On West 32nd Street at the intersection of 5th and 6th Avenue in Manhattan, New York, you will find an ethnic enclave that goes by the name of "Koreatown". With countless signs featuring Hangul, a high Korean population and a myriad of Korean restaurants, boutiques, grocery stores and clubs, this ethnic enclave is a tiny piece of Korea located smack dab in the middle of New York City.
Due to the "Gentlemen's Agreement" between Japan and the U.S in 1907, immigration of laborers from Japan and Korea (Japan had full control of Korea at the time) was restricted. Following the "Gentlemen's Agreement" of 1907 was the Immigration Act of 1924 which limited the annual number of immigrants to 2% of the number of people from that country who were already living in the U.S. With low numbers of Koreans already in America, this law made immigration from Korea into the U.S virtually impossible.
In 1952, the Immigration Act of 1924 was revised which allowed Korean immigration into the U.S. As a result of the Korean War in the early 50's and the Immigration Act of 1965 (which abolished immigration quotas), Korean immigration into the U.S was at an all time high. Opportunities to study abroad, join family members who were already in the U.S and find higher paying jobs were all crucial factors in deciding to immigrate to the U.S for Koreans who, at the time, were under a military dictatorship. Being close to universities and having high "tourist traffic" from Midtown landmarks made west 32nd street and the area surrounding it a perfect place for Korean immigrants.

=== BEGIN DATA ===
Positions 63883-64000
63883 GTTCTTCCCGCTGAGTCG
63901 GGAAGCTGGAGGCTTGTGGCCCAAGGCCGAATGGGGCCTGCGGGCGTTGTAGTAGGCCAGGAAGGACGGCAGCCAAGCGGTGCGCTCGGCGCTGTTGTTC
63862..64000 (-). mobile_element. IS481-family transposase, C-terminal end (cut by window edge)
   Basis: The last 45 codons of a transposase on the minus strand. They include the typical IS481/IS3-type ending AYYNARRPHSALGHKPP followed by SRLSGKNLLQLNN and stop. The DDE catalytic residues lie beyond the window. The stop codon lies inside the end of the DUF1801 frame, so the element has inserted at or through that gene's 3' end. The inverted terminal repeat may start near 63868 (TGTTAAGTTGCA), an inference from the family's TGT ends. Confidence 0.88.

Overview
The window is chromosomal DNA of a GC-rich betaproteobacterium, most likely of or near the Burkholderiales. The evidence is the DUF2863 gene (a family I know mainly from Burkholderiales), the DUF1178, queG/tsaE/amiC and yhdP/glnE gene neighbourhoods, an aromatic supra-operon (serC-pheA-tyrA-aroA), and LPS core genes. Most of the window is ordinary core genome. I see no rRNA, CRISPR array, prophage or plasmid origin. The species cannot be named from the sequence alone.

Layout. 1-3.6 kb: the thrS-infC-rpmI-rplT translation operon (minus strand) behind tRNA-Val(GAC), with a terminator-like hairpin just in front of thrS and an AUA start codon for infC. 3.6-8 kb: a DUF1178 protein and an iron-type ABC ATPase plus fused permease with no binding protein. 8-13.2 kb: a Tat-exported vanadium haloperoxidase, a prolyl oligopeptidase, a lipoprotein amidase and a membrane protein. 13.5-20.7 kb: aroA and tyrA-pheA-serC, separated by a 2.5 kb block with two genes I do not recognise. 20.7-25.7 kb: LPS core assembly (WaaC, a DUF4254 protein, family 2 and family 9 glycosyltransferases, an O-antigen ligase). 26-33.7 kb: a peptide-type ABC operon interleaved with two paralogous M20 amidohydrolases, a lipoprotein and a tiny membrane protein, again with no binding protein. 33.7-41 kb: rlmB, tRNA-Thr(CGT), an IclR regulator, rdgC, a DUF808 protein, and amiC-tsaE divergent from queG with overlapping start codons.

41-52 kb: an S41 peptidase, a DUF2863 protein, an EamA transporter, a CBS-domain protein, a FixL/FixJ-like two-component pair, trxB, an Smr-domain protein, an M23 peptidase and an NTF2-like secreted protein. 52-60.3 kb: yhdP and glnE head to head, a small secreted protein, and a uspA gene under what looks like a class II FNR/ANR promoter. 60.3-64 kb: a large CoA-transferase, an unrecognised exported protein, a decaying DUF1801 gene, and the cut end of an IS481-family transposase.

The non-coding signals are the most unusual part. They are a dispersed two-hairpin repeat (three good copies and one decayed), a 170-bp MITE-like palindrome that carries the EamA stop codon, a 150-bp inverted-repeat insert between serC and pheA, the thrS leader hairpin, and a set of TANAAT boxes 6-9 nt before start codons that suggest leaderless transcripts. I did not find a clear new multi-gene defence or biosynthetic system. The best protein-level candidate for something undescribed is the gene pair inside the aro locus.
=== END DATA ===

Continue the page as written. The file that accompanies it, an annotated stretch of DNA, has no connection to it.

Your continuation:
Korean Barbecue is one of the staple cuisines of Korea that has become very popular in the U.S. At a Korean Barbecue, meals are served family style and diners are given marinated meat to cook themselves on a charcoal or gas stove that is built into the table. Korean Barbecue restaurants can be found all over Koreatown (miss KOREA BBQ being one of my favorites!) and they help keep Korean culture and cuisine in tact. .
Another staple of Korean culture that has become popular in the U.S and that can be seen throughout Koreatown is karaoke bars. Karaoke bars are essential to night life in Korea and Koreatown. Korean karaoke bars are called 노래방 or "noraebang" which translates to singing room. A singing room is exactly what the Korean karaoke experience is. Instead of singing in the middle of a bar infront of people you do not know, Korean karaokes give you a room which you can rent out so you can sing comfortably in front of your close friends.
Why live in an Ethnic Enclave?
It is helpful for new arrivals to the U.S to live in or near an ethnic enclave because it is easier to settle down somewhere that is familiar to you. Ethnic enclaves offer a home away from home in the sense that immigrants can speak in their native tongue and are offered an environment to live in that is somewhat similar to where they came from. Having the ability to join and get support from a community with people who are similar to you is essential in integrating into another country and culture.